It’s summertime, and that means it’s time for family vacations. Interestingly enough, 14% of the U.S. population chooses to go camping every year for their family vacation. That’s 42 million Americans! So it’s no surprise that camping is one of their favorite summer pastimes for community members of Spokane and surrounding areas. It gives them a chance to reset their natural clocks, reconnect with family, and enjoy the great outdoors. And lucky for everyone in the area, there are plenty of spots to go around and choose from.

Bowl and Pitcher Campground

Spokane Camping
Don’t forget to walk across the Civilian Conservation Corps bridge while exploring the Bowl and Pitcher Campground. Photo credit: The Dyrt Camper Andrea R.

Riverside State Park

Located within Riverside State Park’s 10,000 acres along the Spokane and Little Spokane Rivers are four different camping areas to pick from — one of which is even an equestrian-only campground for the campers who want to ride their horses. All four are equally beautiful, with various opportunities for recreational activities, such as rock-climbing, off-roading, and a wide variety of water activities.

However, of these four different camping areas to choose from, the Bowl and Pitcher Campground is the most sought-after spot, thanks to over thirty sites that accommodate campers. Numerous locations have partial hookups available for tent campers and RVs, along with showers and flushing restroom facilities. In addition, two large group campsites can be reserved ahead of time for those families looking to invite everyone from their grandparents to their long-distance cousins. Of course, no trip to this campground is complete without exploring the area via the Civilian Conservation Corps-era suspension bridge.

Palouse Falls State Park

Spokane Camping
A breathtaking view of Palouse Falls in Washington. Photo courtesy: @keithwebberphoto

Palouse Falls

This next camping spot is definitely worth the two-hour drive out of Spokane since it’s right next to our breathtaking state waterfall. Palouse Falls was created by Ice Age floods millennia ago, and they made the colorful basalt canyon we see today. The state park has three scenic viewpoints for the massive falls, so anyone visiting can get a glimpse of just how majestic it really is.

However, getting the best view for campers might not be easy, seeing how they’re available on a first-come, first-served basis. The campground at Palouse Falls features 11 primitive tent sites with access to a vault toilet for campers.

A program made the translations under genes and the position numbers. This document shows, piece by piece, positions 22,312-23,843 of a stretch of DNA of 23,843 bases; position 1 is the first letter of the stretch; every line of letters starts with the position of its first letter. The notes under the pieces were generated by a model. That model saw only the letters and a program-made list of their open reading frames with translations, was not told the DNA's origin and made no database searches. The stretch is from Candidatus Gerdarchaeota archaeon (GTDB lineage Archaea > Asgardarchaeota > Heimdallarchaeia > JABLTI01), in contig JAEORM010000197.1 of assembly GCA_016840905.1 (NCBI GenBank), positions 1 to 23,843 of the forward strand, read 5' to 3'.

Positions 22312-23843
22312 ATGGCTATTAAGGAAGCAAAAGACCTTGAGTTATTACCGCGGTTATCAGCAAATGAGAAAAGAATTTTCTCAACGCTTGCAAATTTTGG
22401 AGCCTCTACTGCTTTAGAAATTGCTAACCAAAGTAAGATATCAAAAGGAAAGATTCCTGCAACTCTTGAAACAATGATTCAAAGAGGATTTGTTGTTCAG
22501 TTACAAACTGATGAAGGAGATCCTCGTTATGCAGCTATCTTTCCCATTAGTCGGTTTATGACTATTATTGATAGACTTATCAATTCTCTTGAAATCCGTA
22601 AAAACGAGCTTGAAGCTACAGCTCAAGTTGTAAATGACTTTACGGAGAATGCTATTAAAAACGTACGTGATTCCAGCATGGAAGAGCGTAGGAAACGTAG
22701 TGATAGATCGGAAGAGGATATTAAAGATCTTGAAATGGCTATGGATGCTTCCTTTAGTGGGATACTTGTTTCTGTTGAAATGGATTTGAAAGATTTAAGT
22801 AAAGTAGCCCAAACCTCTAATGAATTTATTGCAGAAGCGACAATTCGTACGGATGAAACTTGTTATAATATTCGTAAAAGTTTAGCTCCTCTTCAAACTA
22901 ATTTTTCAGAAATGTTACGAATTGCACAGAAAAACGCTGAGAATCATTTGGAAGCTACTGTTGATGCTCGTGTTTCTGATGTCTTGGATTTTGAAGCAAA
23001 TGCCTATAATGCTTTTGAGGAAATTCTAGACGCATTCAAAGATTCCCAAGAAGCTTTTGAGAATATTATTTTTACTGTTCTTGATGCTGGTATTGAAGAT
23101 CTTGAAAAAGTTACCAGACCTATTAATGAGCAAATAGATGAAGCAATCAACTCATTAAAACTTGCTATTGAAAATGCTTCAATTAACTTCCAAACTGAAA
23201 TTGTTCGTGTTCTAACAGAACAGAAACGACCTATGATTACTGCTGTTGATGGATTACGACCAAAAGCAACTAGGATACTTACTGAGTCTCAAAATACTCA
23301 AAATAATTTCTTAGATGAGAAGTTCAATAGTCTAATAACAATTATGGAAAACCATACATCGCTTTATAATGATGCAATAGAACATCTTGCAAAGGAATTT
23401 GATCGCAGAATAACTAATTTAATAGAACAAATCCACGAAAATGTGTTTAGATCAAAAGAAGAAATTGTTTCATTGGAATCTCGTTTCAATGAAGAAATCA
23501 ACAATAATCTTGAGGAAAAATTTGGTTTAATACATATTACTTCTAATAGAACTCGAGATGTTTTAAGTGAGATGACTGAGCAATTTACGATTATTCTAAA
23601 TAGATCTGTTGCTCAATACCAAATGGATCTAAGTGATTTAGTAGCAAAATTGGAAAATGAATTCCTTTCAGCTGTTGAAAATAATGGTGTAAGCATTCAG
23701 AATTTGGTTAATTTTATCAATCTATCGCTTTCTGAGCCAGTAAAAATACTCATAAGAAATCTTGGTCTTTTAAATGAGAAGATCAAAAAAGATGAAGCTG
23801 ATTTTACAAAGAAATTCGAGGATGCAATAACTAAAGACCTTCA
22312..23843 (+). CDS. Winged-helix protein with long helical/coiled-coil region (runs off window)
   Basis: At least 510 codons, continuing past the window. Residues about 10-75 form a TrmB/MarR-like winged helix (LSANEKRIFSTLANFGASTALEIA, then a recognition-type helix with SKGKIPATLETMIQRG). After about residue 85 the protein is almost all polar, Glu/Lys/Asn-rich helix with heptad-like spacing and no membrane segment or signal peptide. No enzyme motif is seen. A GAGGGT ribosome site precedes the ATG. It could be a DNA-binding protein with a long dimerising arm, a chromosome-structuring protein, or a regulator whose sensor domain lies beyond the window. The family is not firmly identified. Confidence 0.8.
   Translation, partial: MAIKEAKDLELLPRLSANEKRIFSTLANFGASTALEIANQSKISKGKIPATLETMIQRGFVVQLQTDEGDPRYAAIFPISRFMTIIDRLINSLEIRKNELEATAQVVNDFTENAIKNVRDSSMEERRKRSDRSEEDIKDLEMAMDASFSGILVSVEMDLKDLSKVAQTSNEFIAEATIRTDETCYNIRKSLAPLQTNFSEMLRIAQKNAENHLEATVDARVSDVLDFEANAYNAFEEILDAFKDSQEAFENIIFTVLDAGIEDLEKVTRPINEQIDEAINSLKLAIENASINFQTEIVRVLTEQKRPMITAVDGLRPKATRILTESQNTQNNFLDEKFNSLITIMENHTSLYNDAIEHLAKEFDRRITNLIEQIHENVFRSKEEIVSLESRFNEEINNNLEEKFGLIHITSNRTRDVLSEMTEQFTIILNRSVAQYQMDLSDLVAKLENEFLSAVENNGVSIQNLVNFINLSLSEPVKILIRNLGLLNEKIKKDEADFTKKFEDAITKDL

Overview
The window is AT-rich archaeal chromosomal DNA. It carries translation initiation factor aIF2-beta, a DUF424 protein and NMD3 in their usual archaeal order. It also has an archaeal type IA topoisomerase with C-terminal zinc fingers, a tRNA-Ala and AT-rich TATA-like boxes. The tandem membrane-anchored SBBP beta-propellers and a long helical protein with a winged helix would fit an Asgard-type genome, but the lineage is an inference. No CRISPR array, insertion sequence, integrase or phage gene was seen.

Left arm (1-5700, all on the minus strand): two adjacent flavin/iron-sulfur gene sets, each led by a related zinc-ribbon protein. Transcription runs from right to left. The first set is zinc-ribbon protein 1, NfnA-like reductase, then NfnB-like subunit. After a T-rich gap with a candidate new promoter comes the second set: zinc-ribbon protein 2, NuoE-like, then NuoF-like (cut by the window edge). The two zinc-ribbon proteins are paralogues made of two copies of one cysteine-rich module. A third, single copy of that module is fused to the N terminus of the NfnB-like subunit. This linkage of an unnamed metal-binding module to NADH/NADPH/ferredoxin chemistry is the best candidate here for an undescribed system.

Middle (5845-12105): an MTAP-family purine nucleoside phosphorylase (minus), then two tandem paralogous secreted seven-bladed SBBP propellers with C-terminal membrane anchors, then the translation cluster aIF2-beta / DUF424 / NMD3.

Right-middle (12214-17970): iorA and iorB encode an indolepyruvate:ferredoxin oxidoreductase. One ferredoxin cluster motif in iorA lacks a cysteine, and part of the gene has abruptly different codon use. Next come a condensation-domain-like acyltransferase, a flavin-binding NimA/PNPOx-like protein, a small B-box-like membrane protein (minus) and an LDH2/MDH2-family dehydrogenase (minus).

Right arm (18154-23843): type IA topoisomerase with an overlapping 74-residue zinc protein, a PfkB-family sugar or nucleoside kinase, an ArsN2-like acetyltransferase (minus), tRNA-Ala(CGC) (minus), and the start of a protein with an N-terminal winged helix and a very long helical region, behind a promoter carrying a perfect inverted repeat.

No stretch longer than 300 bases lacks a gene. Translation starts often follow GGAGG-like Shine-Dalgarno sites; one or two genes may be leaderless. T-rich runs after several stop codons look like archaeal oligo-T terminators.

Farragut State Park

Spokane Camping
Camp along the river at Farragut State Park. Photo credit: The Dyrt Camper Shelly S.

Idaho Panhandle

Located at the southern point of the scenic Lake Pend Oreille in the Idaho Panhandle is one of the best campgrounds in the state at Farragut State Park. There are over 200 available sights at this park spread over four main camping areas located next to flushing restrooms and hot showers. Farragut has spots for everyone, from tent campers to recreation vehicles, sites for group camps, equestrian areas, and even furnished cabins.

There will be no hint of boredom when camping at Farragut, thanks to its miles of multi-use trails, four professional 18-hole disc golf courses, and rich history that can be explored at the naval-focused Museum at the Brig.

Liberty Lake Regional Park

Spokane Camping
You won’t get lost at Liberty Lake Regional State Park. Just follow the signs! Photo credit:
The Dyrt Camper Joel R.

Liberty Lake

For those campers who love being by the water, the Liberty Lake Regional Park might be the absolutely perfect campground. The eight-mile hiking trail, known as the Liberty Lake Loop Trail, follows the water that’s perfect for swimming, boating, and fishing. There are 17 RV sites and 10 designated spaces to pitch a tent within the park, as well as cabins and group sites.

This campground is open seasonally between May and October, with the ability to reserve these spots ahead of time. Visitors have access to hot showers, working restrooms, and a central waste system for sewage at this campground.

Heyburn State Park

Chatcolet Lake

Established in 1908, Heyburn State Park is the oldest state park in the Pacific Northwest and still charms visitors today. Located on the shores of Chatcolet Lake, just south of Coeur d’Alene, this park is full of 400-year-old ponderosa pine trees surrounding trails that open up to flower-filled meadows or tranquil lake waters, depending on which route you take. This campsite is perfect for fishing, swimming, horseback riding, biking and boating, thanks to the available boat rentals nearby.

Spokane Camping
Nothing like a little biking at Heyburn State Park! Photo credit: The Dyrt Camper Cody H.

Camping at Heyburn State Park is divided into three different main areas. Farther east within the park is the Benewah Campground, located along the shores of Benewah Lake and features a mix of RV spots and tent sites available on a first-come, first-serve basis. The Chatcolet Lake Campground is located on the opposite shore of Chatcolet Lake and is designated for tent campers only, with 38 sites. Hawleys Landing is considered the scenic spot among the three since it features over 50 campsites, mostly accommodating RVs with full hookups available. Both Hawleys Landing and the Chatcolet Campground feature showers and flushing restroom facilities for those campers who prefer to be near those.

Campers in the area can also be found at Kettle Falls Campground, Nine Mile Recreation Area, and Edgewater Campground, just to name a few. No matter where outdoor enthusiasts pitch a tent, though, everyone is bound to be a happy camper wherever they settle and honestly, how can they not? So, finding that perfect spot where campers can fish, swim, mountain bike, or whatever they desire is easy as pie here in Spokane and the surrounding areas.